People in the construction industry need to concentrate on issues such as sustainability, reducing waste generation and avoiding excess resource consumption.

21bgp-greensens_23_2707011eWe are a few decades into discussing sustainability and modern civilisation, from the time of the 1972 book “Limits to Growth” initiated by the Club of Rome, the book “Only One Earth” published during the 1972 U.N. Stockholm Conference on Human Environment and the 1992 “The Earth Summit” at Rio de Janeiro convened by the United Nations Conference of Environment and development (UNCED).

Much has been discussed towards reducing our common carbon footprint and there are both hopes and despairs. Following 20 conferences between the world leaders, the last one held at Paris during December 2015, there are some signs of lowering the carbon emissions now, at least in a few countries.

However, there are no common conclusions about how to achieve sustainability, despite the Sustainable Development Goals (SDGs), the intergovernmental list of 169 tasks which aims to transform the world by 2030. In countries such as India, which are predicted to grow into half-urban population by 2040, many of the goals set by international bodies appear rather ambitious, given our present expectations of economic development, modes of governance and kind of politics.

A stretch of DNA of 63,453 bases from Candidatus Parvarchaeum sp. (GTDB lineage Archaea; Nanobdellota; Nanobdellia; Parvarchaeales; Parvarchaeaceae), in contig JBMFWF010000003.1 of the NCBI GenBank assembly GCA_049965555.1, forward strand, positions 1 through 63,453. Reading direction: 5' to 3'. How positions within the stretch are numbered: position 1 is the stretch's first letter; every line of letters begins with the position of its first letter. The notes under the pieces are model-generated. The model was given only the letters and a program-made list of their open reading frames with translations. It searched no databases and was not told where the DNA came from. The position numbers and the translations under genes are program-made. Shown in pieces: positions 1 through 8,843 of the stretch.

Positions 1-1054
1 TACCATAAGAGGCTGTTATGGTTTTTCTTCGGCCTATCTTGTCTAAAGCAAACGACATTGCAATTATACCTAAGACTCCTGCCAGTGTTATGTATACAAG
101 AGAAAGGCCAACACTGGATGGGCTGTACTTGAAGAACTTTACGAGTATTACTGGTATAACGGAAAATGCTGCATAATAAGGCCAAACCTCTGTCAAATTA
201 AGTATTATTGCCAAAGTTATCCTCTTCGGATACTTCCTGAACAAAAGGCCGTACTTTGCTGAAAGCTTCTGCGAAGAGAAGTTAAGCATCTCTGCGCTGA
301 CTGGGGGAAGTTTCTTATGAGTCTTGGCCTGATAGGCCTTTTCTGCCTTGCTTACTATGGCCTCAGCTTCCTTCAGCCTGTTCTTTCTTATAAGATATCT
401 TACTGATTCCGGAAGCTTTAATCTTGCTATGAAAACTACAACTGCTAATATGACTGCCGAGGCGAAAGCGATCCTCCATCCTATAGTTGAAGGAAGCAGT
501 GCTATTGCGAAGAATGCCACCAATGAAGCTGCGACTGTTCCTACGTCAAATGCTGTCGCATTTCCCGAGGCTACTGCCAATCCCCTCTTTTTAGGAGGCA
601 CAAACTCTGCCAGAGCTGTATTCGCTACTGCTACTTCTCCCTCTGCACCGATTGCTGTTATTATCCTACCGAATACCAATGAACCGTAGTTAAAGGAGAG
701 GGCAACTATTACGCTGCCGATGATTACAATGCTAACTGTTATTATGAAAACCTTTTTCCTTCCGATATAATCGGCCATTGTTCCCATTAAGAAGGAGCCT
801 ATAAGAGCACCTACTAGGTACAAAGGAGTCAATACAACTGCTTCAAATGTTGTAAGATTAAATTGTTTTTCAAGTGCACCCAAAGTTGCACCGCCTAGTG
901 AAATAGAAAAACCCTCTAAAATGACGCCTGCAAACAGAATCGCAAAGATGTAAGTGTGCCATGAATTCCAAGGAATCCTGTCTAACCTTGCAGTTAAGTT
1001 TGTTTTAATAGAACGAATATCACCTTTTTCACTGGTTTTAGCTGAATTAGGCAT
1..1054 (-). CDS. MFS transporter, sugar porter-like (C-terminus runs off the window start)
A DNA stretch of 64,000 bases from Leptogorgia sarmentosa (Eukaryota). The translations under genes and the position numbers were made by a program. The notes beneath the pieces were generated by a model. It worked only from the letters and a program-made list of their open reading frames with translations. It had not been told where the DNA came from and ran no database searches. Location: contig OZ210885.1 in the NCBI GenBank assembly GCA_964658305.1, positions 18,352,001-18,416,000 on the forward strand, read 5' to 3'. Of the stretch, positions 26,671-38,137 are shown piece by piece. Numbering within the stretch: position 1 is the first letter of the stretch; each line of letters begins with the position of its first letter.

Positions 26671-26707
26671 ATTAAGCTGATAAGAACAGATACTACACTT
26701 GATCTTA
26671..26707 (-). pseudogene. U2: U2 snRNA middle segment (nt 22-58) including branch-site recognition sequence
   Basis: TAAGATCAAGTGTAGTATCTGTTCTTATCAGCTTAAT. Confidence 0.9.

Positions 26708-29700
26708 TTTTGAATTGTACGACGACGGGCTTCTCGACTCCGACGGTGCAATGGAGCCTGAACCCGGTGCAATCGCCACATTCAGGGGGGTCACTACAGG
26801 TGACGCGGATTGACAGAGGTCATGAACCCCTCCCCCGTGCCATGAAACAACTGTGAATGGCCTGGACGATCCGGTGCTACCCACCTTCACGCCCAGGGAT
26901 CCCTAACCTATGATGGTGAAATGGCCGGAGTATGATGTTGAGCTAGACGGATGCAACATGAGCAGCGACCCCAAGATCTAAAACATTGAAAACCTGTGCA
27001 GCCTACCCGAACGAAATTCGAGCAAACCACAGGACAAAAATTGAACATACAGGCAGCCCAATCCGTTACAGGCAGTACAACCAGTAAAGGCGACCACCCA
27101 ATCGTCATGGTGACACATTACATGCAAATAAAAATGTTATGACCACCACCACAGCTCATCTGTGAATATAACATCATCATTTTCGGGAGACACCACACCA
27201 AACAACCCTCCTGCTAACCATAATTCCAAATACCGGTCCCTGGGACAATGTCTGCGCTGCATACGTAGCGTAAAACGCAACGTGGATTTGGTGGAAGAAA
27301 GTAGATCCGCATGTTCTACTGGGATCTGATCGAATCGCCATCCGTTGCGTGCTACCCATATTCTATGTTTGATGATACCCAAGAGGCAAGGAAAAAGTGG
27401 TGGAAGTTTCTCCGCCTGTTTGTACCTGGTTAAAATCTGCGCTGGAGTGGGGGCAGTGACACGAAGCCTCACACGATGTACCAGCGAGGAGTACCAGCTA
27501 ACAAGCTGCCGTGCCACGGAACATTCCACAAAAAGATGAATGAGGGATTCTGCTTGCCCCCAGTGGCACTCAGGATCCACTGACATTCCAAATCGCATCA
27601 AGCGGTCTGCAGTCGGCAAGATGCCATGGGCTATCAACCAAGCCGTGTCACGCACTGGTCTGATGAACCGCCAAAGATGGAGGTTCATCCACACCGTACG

Role to play

What roles can people in the building industry – consultants, constructors and promoters – play in such situations? Every other option we have can be questioned either on embodied energy, waste generation or resource consumption. This is where we learn lessons form the case of stainless steel products.

They are high on all the above three counts, yet can be justified on the basis of their long life. There are homes in India, where couples who got married 30 years ago continue to use the stainless steel vessels then got as wedding gifts.

Just like the longer life span increasing the efficiency of a product across time, minimising the material consumed, reducing the time of construction, increasing the clear span of space, ease of erection, possibility of decommissioning it and all such small criteria together can make a building eco-friendly.

Building a modern factory with an advanced technology is a case in point, where otherwise it is difficult to count on factories as eco-friendly.

Even in factories, shorter spacing between supports can be cheaper but can affect machine placement or production. Likewise, airports, conference facilities, hangers, exhibition complexes and such others demand large span structures to be erected in short time. All these are also as important as an institution or office complex, deserving our design attention towards making them green buildings.

Today, using precise pre-engineered structural design, customised profile of steel members, off-site manufacturing and on-site erection using fewer men and machinery, we are able to construct large factories at shorter time and reduced cost.

These measures may not make them as eco-friendly as an earthy cottage, but would ensure the structure is more efficient than the conventional one. We cannot reach the ideal right away, but achieving improvements, however small they are, could lead us there.